We continue our series of stories on the leading geographic markets for data center space. Data Center Frontier is partnering with datacenterHawk to provide in-depth market reports on each city we profile. This time, we visit the Denver Data Center Market, one of the fastest-growing technology ecosystems in the U.S. In this excerpt, we explore wholesale Denver data center supply, which is limited to four colocation providers.
Data center development in Denver is relatively spread out grographically, with a slightly higher density of data centers in the Centennial and Englewood areas southeast of downtown. Apart from Iron Mountain’s purpose-built facility, Denver’s downtown data centers are located primarily in retrofit buildings with dense fiber infrastructure, while most of the purpose-built data centers are located in the surrounding suburbs.
Wholesale Denver supply is limited to four providers: Flexential, Iron Mountain, EdgeConnex, and H5 Data Centers.
Flexential is Denver’s largest data center provider, with 26 MW of commissioned power across five data centers, and the ability to add another 9 MW in the future. Most of the company’s capacity is concentrated in its Compark data center, a wholesale facility capable of offering 17 MW of commissioned power at full delivery. Flexential has been the Denver market share leader since its tenure as ViaWest. The Denver-based regional provider focused mainly on second-tier markets before being acquired by Peak 10 in 2017, rebranding as Flexential, and evolving to more of a national footprint. Although Flexential is the largest player, newer providers to the Denver market are creating a more competitive environment.
One of the fastest-growing colocation providers in the world is Iron Mountain with its more than $2 billion in data center investment since 2017. FORTRUST and its 16-megawatt data center (now named DEN-1) in downtown Denver was the first of a string of Iron Mountain acquisitions that included IO Data Centers, EvoSwitch, and two Credit Suisse facilities in London and Singapore, respectively. Iron Mountain DEN-1 has the largest customer count of any individual data center in the front range, is powered by 100% renewable energy, and boasts one of the longest continuous uptime streaks in the world at more than 17 years. At 210,000 square feet, Iron Mountain DEN-1 has private suite wholesale customers as well as wholesale customers taking down dedicated MOD’s. Additionally, DEN-1 was the first colocation facility in Denver to receive an on-premises MegaPort exchange to help streamline hybrid IT and multi-cloud management for its diverse customer base.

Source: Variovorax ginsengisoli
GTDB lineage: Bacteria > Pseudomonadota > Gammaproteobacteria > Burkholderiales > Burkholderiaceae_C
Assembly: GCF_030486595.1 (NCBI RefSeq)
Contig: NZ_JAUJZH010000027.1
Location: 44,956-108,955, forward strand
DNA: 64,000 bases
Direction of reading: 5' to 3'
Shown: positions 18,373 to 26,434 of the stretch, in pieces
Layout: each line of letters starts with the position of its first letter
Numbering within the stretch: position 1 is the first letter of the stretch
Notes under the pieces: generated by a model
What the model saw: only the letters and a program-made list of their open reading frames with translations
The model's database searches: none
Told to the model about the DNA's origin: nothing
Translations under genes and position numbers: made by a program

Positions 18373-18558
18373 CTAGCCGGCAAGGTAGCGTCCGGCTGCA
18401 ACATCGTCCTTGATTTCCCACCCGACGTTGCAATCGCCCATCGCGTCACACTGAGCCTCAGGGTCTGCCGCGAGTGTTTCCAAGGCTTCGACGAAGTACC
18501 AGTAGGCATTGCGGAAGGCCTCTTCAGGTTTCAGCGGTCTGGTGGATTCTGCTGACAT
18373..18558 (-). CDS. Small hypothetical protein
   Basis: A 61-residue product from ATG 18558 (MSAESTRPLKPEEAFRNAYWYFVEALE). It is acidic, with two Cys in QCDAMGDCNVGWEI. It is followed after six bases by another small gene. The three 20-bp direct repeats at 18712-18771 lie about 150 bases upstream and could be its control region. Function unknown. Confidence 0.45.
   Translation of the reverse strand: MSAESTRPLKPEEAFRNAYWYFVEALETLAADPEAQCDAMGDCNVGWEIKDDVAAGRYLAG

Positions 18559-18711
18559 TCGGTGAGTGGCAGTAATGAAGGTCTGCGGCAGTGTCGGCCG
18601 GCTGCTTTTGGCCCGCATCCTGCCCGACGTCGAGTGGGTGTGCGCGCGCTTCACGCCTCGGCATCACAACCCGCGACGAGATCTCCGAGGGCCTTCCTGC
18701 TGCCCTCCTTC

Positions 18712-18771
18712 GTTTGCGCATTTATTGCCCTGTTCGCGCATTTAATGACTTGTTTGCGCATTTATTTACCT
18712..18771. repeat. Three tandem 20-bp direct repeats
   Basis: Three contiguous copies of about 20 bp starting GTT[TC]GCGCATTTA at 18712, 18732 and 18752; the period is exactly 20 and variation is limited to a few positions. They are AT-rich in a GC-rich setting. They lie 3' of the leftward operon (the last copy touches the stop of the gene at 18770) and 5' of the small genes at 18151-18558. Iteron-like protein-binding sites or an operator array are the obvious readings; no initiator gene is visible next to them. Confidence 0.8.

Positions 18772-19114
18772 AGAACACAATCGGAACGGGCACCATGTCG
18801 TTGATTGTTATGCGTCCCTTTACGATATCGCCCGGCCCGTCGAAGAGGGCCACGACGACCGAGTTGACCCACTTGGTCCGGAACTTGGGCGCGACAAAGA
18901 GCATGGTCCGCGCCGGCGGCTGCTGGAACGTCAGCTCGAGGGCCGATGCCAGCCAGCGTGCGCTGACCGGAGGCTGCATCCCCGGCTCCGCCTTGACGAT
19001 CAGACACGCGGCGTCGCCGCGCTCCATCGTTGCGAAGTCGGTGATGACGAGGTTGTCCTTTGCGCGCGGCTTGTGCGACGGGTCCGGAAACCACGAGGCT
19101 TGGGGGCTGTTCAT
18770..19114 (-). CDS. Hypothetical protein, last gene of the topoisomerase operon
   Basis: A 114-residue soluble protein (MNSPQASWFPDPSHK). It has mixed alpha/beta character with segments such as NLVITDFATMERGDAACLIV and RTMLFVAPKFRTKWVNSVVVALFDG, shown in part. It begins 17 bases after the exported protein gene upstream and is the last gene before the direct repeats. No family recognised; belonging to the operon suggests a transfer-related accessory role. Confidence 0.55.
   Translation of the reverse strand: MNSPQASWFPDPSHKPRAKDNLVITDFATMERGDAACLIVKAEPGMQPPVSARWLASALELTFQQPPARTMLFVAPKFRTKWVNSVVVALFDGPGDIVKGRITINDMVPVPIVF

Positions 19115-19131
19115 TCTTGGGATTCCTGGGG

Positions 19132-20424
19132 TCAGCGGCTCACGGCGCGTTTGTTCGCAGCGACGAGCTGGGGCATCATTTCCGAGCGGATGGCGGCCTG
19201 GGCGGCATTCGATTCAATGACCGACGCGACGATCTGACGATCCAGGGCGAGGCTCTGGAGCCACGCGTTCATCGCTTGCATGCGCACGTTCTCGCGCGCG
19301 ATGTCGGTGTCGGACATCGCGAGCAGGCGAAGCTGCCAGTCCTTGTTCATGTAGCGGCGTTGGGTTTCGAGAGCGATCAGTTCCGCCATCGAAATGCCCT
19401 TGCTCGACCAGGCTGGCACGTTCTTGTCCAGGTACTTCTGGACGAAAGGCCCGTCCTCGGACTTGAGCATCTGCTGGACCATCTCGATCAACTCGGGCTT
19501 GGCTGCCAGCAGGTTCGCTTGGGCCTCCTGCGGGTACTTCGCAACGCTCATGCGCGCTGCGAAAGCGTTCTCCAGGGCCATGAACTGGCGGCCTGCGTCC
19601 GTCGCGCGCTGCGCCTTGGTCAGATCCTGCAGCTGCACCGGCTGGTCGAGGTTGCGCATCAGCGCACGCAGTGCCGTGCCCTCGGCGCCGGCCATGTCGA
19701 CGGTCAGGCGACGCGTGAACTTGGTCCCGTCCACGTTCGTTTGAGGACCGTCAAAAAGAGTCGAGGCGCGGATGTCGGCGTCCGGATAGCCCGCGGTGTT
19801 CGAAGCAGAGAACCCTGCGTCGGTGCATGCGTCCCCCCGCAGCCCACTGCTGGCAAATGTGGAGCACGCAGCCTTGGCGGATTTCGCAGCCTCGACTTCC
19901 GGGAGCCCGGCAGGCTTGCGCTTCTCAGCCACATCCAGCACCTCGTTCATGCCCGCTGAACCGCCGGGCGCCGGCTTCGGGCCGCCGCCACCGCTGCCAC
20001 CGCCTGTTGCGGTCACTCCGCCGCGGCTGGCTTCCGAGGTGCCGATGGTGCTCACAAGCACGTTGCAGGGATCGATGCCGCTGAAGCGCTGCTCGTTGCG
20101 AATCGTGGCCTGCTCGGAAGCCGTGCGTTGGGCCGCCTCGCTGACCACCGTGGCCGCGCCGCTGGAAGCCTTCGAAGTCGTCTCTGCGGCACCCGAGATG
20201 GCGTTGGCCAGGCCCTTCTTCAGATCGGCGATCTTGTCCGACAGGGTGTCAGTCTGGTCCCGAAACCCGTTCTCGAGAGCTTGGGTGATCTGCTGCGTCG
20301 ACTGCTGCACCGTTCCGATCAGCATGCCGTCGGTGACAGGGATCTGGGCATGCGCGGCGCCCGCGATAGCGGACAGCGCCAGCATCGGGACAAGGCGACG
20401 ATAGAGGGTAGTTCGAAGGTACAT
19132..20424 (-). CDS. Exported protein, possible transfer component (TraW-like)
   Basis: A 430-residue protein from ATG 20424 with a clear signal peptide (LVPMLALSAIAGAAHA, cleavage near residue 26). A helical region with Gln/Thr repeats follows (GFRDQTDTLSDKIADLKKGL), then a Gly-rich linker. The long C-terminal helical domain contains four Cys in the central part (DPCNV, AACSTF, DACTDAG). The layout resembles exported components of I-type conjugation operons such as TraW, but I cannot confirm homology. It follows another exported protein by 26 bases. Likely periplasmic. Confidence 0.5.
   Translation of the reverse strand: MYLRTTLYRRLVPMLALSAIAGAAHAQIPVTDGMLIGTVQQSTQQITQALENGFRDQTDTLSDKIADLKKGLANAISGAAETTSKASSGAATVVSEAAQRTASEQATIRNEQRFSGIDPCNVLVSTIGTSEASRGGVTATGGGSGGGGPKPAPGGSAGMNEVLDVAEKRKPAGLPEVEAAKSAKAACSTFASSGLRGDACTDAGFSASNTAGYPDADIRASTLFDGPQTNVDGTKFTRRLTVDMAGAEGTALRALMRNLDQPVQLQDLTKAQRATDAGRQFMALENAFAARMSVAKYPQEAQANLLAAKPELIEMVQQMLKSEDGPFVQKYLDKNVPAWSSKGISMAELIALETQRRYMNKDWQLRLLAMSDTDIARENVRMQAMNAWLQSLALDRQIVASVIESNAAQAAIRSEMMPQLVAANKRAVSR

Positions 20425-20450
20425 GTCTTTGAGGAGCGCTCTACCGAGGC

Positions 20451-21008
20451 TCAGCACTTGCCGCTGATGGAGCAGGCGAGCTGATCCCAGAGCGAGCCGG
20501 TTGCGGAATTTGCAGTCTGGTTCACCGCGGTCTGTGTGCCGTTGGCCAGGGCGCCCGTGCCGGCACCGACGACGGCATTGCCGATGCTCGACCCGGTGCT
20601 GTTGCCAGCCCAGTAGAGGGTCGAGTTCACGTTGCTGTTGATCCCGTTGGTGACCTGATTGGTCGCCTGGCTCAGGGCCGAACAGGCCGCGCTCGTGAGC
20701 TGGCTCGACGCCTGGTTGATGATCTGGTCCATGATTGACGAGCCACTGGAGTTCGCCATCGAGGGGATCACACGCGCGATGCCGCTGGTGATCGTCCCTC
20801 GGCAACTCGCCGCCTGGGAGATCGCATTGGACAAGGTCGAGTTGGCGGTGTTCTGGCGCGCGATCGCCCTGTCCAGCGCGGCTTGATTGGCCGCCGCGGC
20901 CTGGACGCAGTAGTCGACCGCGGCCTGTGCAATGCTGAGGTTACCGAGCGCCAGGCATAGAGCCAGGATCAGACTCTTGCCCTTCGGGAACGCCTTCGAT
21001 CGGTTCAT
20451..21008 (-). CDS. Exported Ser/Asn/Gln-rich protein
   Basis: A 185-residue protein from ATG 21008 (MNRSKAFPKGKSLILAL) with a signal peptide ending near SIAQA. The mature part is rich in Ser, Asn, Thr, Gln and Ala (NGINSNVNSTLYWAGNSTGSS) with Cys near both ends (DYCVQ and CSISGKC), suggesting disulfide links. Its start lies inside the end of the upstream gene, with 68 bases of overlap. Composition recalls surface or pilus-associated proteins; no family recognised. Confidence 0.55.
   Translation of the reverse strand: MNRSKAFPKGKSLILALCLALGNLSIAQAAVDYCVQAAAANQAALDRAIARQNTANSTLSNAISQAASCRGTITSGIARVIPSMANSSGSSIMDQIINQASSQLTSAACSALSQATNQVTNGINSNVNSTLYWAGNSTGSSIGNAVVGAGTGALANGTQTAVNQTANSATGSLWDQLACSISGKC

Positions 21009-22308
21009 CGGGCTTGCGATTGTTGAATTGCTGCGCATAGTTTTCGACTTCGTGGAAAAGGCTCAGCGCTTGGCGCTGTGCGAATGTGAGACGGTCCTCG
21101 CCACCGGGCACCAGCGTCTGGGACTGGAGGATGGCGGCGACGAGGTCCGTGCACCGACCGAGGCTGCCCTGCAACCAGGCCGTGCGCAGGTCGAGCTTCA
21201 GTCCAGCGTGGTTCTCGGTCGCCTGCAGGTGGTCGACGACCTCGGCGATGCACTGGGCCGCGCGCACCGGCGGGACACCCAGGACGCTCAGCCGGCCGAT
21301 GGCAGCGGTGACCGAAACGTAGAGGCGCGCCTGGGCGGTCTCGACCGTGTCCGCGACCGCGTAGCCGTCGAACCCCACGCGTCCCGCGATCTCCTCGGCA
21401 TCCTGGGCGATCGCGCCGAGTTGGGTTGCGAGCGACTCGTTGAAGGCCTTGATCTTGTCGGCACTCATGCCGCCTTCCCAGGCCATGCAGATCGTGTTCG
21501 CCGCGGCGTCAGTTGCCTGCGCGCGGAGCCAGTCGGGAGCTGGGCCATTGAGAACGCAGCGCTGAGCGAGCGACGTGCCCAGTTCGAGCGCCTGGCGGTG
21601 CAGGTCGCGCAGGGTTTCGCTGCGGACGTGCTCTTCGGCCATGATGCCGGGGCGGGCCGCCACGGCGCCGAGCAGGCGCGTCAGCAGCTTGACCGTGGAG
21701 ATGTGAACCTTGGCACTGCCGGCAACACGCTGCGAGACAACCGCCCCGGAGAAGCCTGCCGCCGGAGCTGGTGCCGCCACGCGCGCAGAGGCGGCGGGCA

Iron Mountain DEN-1 has the largest customer count of any individual data center in the front range, is powered by 100% renewable energy, and boasts one of the longest continuous uptime streaks in the world at more than 17 years.
EdgeConneX expanded its Denver campus in 3Q 2018, completing the construction of a new powered shell. EdgeConneX built the 115,000 SF shell in roughly six months, and will offer colocation at a density of up to 30 kW per rack. Additionally, Iron Mountain and EdgeConneX will offer Megaport services at the data center, giving users a direct, private, and secure connection between their colocation and cloud environments. EdgeConneX is in talks with several potential tenants, but doesn’t anticipate building out the space for two years due to their remaining capacity at their existing data center adjacent to the shell.
H5 Data Centers
H5 completed a multi-million dollar upgrade to its campus in the Denver Tech Center, bringing on new private suites ready for wholesale consumption. The facility was originally a production data center for a prominent airline and now houses production and backup infrastructure for a wide-range of customers.
Stay tuned next week for an update on the Denver business environment for the data center industry. The Denver Data Center Market Report also covered the following topics.